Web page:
Orrick partner Jay Jurata has published an article in Competition Policy International weighing in on the important issues raised in the closely-watched trial now under way in FTC v. Qualcomm. This article analyzes important developments in the case as it has proceeded – including the significant motion to dismiss and partial summary judgment rulings – and offers thoughts on the just commenced trial. To read the full article, please visit here.
Proving once again that antitrust law protects competition, not competitors, on August 18, 2016 the Sixth Circuit affirmed a decision from the Eastern District of Michigan dismissing a plaintiff’s Sherman Act § 1 predatory pricing complaint for failure to state a claim. The case, Energy Conversion Devices Liquidated Trust et al. v. Trina Solar Ltd. et al., involved allegations by a US-based solar panel manufacturer that its Chinese competitors had conspired to lower their prices in the US to below cost in order to drive the plaintiff out of business.
Energy Conversion conceded that a predatory pricing claim under § 2 of the Sherman Act requires the plaintiff to plead and prove both that the defendant charged below-cost prices, and that the defendant had a reasonable prospect of recouping its investment. But it maintained that for a claim brought under § 1, the second element—recoupment—was not required.
On July 6, 2016, Judge Leonard P. Stark, of the federal district court in Delaware, ordered a $3 million punitive monetary sanction, and an adverse inference jury instruction, against antitrust defendant Plantronics after finding that a top executive at the company had deleted thousands of potentially relevant emails. This case is noteworthy both because of the severity of the sanction and the court’s decision to impute the conduct of an employee to the company even though numerous preservation practices were in place and the employee was instructed not to destroy information.
For the past several years, plaintiffs and defendants in international price-fixing cases have battled over the extraterritorial application of the Sherman Act in light of the Foreign Trade Antitrust Improvements Act of 1982 (“FTAIA”), 15 U.S.C. § 6a, and the U.S. Supreme Court’s seminal decision in F. Hoffman-LaRoche Ltd. v. Empagran, S.A., 542 U.S. 155 (2004). Although the Supreme Court passed on an opportunity to clarify the scope of the FTAIA when it denied petitions for certiorari following decisions in Hsuing v. United States, 778 F.3d 738 (9th Cir. 2014), as amended (Jan. 30, 2015), and Motorola Mobility LLC v. AU Optronics Corp., 775 F.3d 816 (7th Cir. 2014), as amended (Jan. 12, 2015), the Court’s decision in RJR Nabisco v. European Community—which addresses the extraterritorial application of the federal RICO statute—may provide some insight into how it views antitrust claims based on foreign injuries under the FTAIA.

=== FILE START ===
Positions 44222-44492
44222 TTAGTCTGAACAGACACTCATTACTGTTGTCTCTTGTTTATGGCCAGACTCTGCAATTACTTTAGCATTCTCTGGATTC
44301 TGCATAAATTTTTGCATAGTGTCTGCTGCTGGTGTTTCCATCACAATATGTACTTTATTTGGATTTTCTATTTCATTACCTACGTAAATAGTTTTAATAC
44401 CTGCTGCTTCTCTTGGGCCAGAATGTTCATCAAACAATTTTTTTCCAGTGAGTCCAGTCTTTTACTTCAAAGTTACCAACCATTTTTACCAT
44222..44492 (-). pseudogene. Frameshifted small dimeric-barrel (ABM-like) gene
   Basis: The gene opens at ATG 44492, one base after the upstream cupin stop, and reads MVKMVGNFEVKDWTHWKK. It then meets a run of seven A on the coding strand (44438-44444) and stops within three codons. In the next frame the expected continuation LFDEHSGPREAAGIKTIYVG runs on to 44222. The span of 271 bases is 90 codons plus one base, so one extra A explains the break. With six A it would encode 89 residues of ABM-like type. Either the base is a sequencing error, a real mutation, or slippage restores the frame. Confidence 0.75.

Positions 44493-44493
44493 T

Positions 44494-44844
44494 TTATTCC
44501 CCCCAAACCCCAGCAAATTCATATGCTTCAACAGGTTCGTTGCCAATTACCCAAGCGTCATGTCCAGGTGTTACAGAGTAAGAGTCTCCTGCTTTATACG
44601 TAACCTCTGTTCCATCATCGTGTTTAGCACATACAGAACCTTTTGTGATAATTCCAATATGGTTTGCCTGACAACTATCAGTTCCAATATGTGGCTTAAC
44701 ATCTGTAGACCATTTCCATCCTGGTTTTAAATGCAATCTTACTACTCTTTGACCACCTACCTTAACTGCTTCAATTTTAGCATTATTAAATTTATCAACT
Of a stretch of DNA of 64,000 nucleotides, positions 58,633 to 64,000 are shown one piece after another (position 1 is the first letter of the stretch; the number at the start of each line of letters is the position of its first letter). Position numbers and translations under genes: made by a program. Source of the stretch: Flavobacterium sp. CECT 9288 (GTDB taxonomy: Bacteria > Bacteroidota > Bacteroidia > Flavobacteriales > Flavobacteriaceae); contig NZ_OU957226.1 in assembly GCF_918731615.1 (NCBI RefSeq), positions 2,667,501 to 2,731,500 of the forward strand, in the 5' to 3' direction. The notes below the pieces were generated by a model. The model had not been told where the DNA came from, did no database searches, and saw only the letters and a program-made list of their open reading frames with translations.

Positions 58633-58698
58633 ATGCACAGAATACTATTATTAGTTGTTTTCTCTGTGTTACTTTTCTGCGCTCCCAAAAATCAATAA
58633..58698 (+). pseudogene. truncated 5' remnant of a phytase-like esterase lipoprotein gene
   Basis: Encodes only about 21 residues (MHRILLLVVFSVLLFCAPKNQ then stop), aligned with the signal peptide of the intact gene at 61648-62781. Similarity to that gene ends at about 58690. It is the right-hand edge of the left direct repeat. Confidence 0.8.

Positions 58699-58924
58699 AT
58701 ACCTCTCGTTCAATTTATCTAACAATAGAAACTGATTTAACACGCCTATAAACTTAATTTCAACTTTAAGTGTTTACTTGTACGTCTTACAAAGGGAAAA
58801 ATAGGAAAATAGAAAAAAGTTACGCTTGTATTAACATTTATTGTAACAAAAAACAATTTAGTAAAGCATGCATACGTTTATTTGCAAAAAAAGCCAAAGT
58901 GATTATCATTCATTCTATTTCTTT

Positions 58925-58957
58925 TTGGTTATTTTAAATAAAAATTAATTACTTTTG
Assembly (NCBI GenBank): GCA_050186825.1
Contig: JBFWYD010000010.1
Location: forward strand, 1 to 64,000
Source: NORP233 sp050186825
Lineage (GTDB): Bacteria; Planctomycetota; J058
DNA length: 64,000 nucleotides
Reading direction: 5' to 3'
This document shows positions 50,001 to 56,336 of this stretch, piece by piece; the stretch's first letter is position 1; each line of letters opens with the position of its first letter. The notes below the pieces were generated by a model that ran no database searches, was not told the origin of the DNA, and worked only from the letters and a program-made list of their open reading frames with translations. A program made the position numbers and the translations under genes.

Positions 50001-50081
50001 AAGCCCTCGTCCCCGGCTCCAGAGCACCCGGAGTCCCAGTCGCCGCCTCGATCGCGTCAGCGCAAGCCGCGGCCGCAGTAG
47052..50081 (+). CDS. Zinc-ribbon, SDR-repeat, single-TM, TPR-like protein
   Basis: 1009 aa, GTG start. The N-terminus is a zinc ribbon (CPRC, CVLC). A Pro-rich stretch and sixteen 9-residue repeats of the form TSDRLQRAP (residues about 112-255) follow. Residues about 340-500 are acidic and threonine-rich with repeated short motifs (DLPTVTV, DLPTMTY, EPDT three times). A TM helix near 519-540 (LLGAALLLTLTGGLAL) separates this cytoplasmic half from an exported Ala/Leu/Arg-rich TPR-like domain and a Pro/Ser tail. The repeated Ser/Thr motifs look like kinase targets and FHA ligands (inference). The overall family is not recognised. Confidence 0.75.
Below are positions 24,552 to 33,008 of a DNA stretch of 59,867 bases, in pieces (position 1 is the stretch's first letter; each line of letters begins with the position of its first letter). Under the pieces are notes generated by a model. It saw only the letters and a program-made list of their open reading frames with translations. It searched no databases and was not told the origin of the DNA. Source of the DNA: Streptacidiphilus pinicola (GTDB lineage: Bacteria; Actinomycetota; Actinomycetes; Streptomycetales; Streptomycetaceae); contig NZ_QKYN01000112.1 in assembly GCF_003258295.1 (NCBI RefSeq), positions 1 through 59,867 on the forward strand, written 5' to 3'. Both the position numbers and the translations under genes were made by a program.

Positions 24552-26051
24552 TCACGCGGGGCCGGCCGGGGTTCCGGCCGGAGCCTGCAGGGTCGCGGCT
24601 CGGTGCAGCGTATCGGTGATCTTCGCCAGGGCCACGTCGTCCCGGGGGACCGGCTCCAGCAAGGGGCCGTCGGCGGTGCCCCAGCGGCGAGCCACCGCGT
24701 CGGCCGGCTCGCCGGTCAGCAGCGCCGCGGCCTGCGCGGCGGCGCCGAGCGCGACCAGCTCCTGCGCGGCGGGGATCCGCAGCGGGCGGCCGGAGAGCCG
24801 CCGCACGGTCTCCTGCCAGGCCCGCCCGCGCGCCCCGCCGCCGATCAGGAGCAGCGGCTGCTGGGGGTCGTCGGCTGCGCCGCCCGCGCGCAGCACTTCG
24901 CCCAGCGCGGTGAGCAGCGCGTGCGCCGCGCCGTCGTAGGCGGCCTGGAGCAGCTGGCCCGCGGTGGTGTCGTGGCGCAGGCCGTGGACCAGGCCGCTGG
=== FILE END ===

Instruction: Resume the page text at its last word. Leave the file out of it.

On April 14, 2016, the U.S. Department of Justice and two West Virginia hospitals entered into a consent decree requiring the hospitals to cease allocating territories for marketing their healthcare services. The complaint and consent decree can be viewed here and here. This consent decree follows a similar consent decree that the DOJ entered into with three Michigan hospitals in June 2015, perhaps signaling the DOJ’s increased focused in policing allegedly anticompetitive agreements among hospitals and medical centers.
For the first time in its 101-year history, the Federal Trade Commission yesterday issued a policy statement outlining the extent of its authority to police “unfair methods of competition” on a “standalone” basis under Section 5 of the Federal Trade Commission Act. In a terse Statement of Enforcement Principles, the Commission laid out a framework for its Section 5 jurisprudence that was predictably tethered to the familiar antitrust “rule of reason” analysis but also sets forth a potentially expansive approach to enforcement. Indeed, the Commission’s approach could encompass novel enforcement theories premised on acts or practices that “contravene the spirit of the antitrust laws” as well as those incipient acts that, if allowed to mature or complete, “could violate the Sherman or Clayton Act.” Commissioner Ohlhausen’s lone dissent recognizes these potentially disconcerting developments for private industry. READ MORE